Yesterday's story on Baltimore County schools that are changing their names inadvertently omitted that Southeastern School of Technology on Sollers Point Road will be come Southeastern Technical Magnet School.
) The Sun Regrets the Error
Listen up, Baltimore County students and parents. Some of your schools are changing their names.
* Central School of Technology is becoming the Carver Center for Arts and Technology.
FOR THE RECORD - CORRECTON
* Milford Mill High School will be Milford Mill Academy.
* Eastern Vocational Technical High School will be Eastern Technical High School, but not until 1994.
* Western School of Technology has already become Western School of Technology and Environmental Science, but that's not the last word.
What's prompting all these name changes is the marriage of traditional high school and technical center courses with special-interest programs to produce "magnet" schools that will draw students from wider areas than traditional neighborhood schools.
Central kicked things off by winning school board approval to become a countywide center for the performing arts. As Carver, the Towson school is really coming full circle. It opened in 1949 as Carver High School, a segregated high school for black students.
"That [original] building is still here and will be a part of Carver," says Mary Cary, the school's new principal.
Since desegregation in the 1950s, the school has been Towsontown Junior High School and Central School of Technology, as well as the home of some of the school system's administrative offices. "I wanted to recapture some of that rich [Carver] history," says Ms. Cary, who chose the name.
Milford Mill, too, wanted to hang onto its tradition but update its name to reflect what's happening there, says principal Morris Hoffman. Although he lobbied for Milford Institute of Technology -- MIT -- Mr. Hoffman says a committee finally agreed on "academy," which means a school above elementary level at which special subjects or skills are taught.
Milford Mill Academy will have a combined academic-technical program in 11 different fields, as well as the International Baccalaureate program for academically advanced and highly motivated students from the western part of the county.
"Because of the divergence of subjects and skill levels that we're offering here, the faculty decided to go with [calling it an] academy," says Mr. Hoffman.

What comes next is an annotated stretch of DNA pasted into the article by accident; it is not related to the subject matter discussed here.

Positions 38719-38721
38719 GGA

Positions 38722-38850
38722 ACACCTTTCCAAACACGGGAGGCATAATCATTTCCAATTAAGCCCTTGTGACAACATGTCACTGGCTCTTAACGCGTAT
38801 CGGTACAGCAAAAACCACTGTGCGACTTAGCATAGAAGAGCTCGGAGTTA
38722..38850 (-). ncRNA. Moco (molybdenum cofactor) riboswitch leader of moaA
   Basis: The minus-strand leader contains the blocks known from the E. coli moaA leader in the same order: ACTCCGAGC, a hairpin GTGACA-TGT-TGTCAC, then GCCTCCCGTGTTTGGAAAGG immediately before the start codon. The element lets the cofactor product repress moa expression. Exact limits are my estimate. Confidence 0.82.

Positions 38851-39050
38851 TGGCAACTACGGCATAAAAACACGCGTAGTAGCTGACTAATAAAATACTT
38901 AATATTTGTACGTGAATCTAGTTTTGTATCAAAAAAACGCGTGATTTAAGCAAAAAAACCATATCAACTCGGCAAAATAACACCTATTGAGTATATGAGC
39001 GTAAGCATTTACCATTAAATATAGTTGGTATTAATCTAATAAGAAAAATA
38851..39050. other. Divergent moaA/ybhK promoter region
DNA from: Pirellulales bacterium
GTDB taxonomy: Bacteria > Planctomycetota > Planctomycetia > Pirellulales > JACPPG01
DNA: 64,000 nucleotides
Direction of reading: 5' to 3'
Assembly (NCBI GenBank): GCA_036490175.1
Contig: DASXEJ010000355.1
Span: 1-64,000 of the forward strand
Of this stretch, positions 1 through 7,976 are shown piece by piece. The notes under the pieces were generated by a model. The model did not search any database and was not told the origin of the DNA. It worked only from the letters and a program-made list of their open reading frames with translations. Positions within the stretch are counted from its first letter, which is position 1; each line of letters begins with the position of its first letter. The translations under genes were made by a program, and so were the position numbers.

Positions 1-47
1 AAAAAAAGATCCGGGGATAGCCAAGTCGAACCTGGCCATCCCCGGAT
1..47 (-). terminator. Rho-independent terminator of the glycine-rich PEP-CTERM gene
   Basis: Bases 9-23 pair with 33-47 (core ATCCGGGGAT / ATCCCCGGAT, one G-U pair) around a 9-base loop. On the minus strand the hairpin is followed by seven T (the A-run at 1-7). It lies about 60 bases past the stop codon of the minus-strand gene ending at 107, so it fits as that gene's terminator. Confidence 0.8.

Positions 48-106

At Eastern, which technically has been a magnet school since it opened more than 20 years ago, principal Robert Kemmery won approval from the school board last week to drop the word "vocational," beginning officially in September 1994. This year's juniors have ordered class rings inscribed with "Eastern Vocational Technical High School," so the name won't change next school year.
"Vocational education has a connotation of terminal education . . . of getting our students their first job and the rest will take care of itself. That is no longer the case," says Mr. Kemmery.
Although he says he has heard from some unhappy alumni, Mr. Kemmery said there's little, if any, opposition to the name change within the school.
The school sent survey forms asking 1,200 families for their opinion. The 11 who responded favored the name change, 10-to-1.
And for students and alumni who want to cling to the initials EVT, Mr. Kemmery says it's OK with him. It will simply stand for Eastern Very Technical High School.
At Western, Principal Kenneth Burch will wait till September, when the technical center becomes a comprehensive magnet school. Then, the students will get to pick a name, a mascot and school colors.
"I have my favorite," says Mr. Burch. But he's vowing not to sway any votes.
Woodlawn High School also will open a magnet program in September but does not plan a name change, says Tom DeGraziano, chairman of the school's science department.
The program itself, however, will have a title as ambitious as its course offerings: the Baltimore County Center for Pre-Engineering and Student-Conducted Research in Science -- or BCCPESCRS, for short.